February is National Children's Dental Health Month, providing a great opportunity to promote the benefits of good oral health to children, adults, and caregivers. Attitudes and habits established at an early age are critical in maintaining good oral health throughout life.
Bright Inspired Dentistry visits several local preschools and elementary classes each week during the month of February to discuss proper oral health. If you'd like us to visit your child's class, send an email to email@example.com and we would be happy to add you to our calendar!
At least two out of every five children will develop one or more cavities by the time they turn eleven. That statistic makes tooth decay the most common childhood disease. The good news is that parents can make a huge difference in their children’s dental health, and the first step is understanding the major culprits of childhood tooth decay.
Sugary Drinks in Sippy Cups and Bottles
Many of the drinks kids love are packed with sugar, and we’re not just talking about soda. Fruit juice, despite carrying the assumption of being healthier, contains nearly the same amount of sugar, and even milk is nowhere near sugar-free. The sugars in these drinks are a problem for oral health because harmful oral bacteria love to eat sugar as much as we do, increasing the risk of decay.
What makes sugary drinks even more dangerous is constant exposure. Drinking a cup of juice with a meal is one thing. Carrying a sippy cup or bottle of juice around for hours is another. So many children get tooth decay due to bottles and sippy cups that it actually has a name: bottle rot.
Don’t worry; we aren’t suggesting that parents should ban sugary drinks entirely. However, we do recommend cutting back and limiting them to mealtimes. For children who use a sippy cup or bottle to fall asleep, try filling it with water instead of something sweet.
Treats, Snacks, and Candy
Sugar in solid form is also a problem. Most of the popular snack foods our kids love are full of sugar too. It takes saliva about half an hour to neutralize leftover food particles and wash away sugary residue. Constant snacking interrupts this crucial cycle just as much as continuously sipping on juice does.
Again, we’re not saying you should ban sugary treats and snacks. Like with sugary drinks, these treats are best enjoyed at mealtimes instead of spread throughout the day. If your child relies on snacks between meals for energy, offer them healthier treats like sliced fruits and veggies rather than processed, high-sugar snack foods.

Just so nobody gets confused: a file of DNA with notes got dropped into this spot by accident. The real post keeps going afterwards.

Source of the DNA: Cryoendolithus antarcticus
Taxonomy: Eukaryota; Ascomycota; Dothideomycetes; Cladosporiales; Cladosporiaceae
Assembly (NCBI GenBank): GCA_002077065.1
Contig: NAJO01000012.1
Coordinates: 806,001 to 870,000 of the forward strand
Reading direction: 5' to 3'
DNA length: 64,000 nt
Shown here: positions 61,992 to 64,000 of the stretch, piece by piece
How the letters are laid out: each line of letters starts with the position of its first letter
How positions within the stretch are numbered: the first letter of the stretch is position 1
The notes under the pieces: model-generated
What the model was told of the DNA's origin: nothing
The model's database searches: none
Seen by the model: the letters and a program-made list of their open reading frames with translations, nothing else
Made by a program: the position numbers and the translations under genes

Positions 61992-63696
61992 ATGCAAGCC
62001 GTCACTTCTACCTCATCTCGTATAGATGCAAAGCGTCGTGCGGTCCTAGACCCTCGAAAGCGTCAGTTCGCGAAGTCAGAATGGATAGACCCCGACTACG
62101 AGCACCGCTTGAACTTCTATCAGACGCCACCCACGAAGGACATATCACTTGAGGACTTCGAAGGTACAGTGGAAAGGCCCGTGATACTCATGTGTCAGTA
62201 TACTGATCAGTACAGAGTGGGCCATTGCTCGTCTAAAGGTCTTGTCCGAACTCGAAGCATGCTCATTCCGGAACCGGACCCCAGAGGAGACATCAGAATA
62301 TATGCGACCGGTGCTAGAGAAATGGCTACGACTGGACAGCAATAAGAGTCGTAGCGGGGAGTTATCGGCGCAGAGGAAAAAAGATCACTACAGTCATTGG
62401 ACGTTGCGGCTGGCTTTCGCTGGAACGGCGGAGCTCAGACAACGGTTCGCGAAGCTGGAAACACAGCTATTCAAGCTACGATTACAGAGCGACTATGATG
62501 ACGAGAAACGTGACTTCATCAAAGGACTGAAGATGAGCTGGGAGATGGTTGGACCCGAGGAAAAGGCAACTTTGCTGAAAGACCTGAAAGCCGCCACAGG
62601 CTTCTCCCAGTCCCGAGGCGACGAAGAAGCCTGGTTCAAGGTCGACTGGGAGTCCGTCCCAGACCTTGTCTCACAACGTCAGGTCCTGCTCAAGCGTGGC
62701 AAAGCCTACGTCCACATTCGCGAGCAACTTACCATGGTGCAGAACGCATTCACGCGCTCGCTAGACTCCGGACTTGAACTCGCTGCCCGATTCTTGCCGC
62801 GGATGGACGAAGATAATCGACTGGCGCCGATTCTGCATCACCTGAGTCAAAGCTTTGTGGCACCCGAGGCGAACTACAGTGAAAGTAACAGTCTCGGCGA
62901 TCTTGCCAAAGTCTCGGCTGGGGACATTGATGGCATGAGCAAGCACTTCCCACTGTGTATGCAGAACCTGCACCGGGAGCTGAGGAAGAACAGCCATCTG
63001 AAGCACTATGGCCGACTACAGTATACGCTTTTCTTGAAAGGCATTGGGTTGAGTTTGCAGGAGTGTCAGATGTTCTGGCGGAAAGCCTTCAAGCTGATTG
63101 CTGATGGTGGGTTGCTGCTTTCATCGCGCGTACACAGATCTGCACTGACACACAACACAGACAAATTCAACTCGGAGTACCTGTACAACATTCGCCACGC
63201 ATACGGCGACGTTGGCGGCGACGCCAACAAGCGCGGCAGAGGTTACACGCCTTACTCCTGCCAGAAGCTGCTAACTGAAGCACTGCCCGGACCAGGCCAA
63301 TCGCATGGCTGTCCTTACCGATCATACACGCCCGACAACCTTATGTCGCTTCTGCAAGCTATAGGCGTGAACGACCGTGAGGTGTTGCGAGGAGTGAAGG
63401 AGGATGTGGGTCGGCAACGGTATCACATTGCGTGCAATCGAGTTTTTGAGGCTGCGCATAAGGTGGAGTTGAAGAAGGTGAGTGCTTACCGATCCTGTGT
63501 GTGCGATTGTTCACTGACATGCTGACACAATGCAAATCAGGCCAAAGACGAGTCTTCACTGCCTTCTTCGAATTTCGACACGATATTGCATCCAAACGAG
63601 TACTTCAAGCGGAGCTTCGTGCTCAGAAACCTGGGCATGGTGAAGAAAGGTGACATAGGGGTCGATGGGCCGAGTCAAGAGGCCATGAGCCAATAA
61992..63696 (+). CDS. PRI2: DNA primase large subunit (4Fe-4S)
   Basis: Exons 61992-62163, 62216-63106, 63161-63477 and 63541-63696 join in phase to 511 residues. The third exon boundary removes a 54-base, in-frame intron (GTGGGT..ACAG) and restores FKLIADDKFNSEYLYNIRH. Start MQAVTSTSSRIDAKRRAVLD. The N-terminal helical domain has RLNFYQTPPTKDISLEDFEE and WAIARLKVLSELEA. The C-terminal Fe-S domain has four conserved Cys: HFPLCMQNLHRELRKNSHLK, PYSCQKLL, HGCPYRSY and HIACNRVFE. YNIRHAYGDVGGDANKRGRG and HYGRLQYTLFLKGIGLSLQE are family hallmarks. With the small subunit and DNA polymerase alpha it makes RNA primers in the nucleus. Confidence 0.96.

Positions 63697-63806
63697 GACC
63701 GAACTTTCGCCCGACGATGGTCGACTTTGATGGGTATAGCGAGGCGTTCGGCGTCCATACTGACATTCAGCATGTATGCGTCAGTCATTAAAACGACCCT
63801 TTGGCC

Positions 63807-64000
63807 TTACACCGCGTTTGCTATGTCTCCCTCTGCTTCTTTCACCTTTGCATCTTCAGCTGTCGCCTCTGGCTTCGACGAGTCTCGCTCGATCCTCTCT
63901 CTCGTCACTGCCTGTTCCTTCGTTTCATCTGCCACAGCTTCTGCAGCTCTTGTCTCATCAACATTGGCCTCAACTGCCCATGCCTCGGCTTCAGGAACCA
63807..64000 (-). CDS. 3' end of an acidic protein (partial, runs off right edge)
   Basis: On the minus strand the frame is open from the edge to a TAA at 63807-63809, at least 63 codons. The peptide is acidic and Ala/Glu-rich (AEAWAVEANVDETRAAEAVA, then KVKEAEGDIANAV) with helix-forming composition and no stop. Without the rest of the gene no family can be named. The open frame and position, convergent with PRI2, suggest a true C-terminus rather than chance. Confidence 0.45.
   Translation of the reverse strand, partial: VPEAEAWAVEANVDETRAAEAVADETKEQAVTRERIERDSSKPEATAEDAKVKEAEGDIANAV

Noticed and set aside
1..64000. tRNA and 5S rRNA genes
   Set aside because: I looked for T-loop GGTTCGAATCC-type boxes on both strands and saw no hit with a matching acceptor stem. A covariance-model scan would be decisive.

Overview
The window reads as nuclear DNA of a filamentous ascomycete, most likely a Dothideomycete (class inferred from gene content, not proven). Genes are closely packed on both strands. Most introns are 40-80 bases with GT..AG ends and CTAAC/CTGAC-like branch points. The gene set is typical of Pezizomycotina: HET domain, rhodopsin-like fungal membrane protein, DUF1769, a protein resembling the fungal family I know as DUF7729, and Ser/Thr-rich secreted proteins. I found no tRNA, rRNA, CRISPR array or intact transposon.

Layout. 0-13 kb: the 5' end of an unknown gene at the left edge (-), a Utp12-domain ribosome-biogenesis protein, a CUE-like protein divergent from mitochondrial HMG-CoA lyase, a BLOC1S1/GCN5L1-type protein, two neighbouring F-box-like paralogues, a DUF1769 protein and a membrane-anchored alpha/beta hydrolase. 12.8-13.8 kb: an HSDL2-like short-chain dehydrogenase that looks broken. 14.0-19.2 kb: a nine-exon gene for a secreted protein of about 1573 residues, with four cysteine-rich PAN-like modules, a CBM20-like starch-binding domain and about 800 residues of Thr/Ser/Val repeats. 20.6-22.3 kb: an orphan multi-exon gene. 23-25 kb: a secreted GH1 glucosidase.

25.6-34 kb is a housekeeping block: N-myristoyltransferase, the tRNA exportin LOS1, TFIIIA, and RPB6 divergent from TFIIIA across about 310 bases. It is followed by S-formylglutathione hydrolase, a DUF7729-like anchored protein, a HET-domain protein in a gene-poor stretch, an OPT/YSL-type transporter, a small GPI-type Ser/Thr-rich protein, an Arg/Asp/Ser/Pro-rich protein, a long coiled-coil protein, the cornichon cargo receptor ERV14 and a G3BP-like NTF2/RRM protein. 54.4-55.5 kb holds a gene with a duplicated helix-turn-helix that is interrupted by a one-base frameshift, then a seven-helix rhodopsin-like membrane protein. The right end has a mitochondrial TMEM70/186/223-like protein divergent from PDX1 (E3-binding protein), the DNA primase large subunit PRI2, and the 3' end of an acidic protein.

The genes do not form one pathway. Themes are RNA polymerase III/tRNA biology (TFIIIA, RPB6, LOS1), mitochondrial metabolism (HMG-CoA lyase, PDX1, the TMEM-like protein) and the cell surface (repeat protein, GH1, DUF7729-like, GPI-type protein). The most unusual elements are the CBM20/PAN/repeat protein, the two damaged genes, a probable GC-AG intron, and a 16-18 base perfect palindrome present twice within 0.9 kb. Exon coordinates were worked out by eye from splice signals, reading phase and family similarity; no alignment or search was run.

Tips for Parents
Parents play a major role in ensuring their children’s good oral health. The most important part is to teach kids good brushing and flossing habits and help them understand the power these habits have. Use encouragement and positive reinforcement to build good habits, try to make it fun, and help your child feel involved by letting them choose a toothbrush they like.
You can also be a good example of what proper brushing and flossing look like, and make sure to avoid bacteria-spreading practices like sharing spoons or cleaning a dropped pacifier with your mouth.
Your Best Ally: Your Child’s Dentist
Different factors (like genetics) leave some children more susceptible to tooth decay than others, so a cavity may appear even if you’re doing everything right. That’s why it’s so important to keep up with your child’s regular dental cleanings and exams. We can catch problems early and recommend solutions to keep your child’s smile healthy and bright!
Keep encouraging your kids in their great dental health habits! Here are some fun activities you can do with your kids to get them involved.
Teach Egg-ceptional Smile Habits | Dental Health Activities for Kids
What you’ll need:
Empty egg carton
Toothbrush (not to be reused)
What it teaches:
This hands-on activity for the kiddos teaches them about plaque hiding places and the importance of brushing well!
Start by “brushing the teeth” using the white paint, toothbrush, and egg carton.
Once the paint is dry, it’s time to floss! Work with your tot to place “plaque” (moldable dough) in between each egg carton crack. Then use the floss to remove the dough from each tooth.
Weekly Brushing + Flossing Chart| Dental Health Activities for Kids
What you’ll need:
Access to a printer to print out this chart.
Markers or colored pencils
Establishing good dental health habits early on promotes a lifetime of healthy teeth. Just like adults, kids should be brushing twice a day and flossing once a day. To keep track, place this chart in the bathroom. Teach them to track their daily dental dose with our brushing and flossing chart.
Let your child color in each circle after brushing or flossing. Stickers are a fun alternative for marking, too!
Bright Inspired Dentistry
The content on this blog is not intended to be a substitute for professional medical advice, diagnosis, or treatment. Always seek the advice of qualified health providers with questions you may have regarding medical conditions.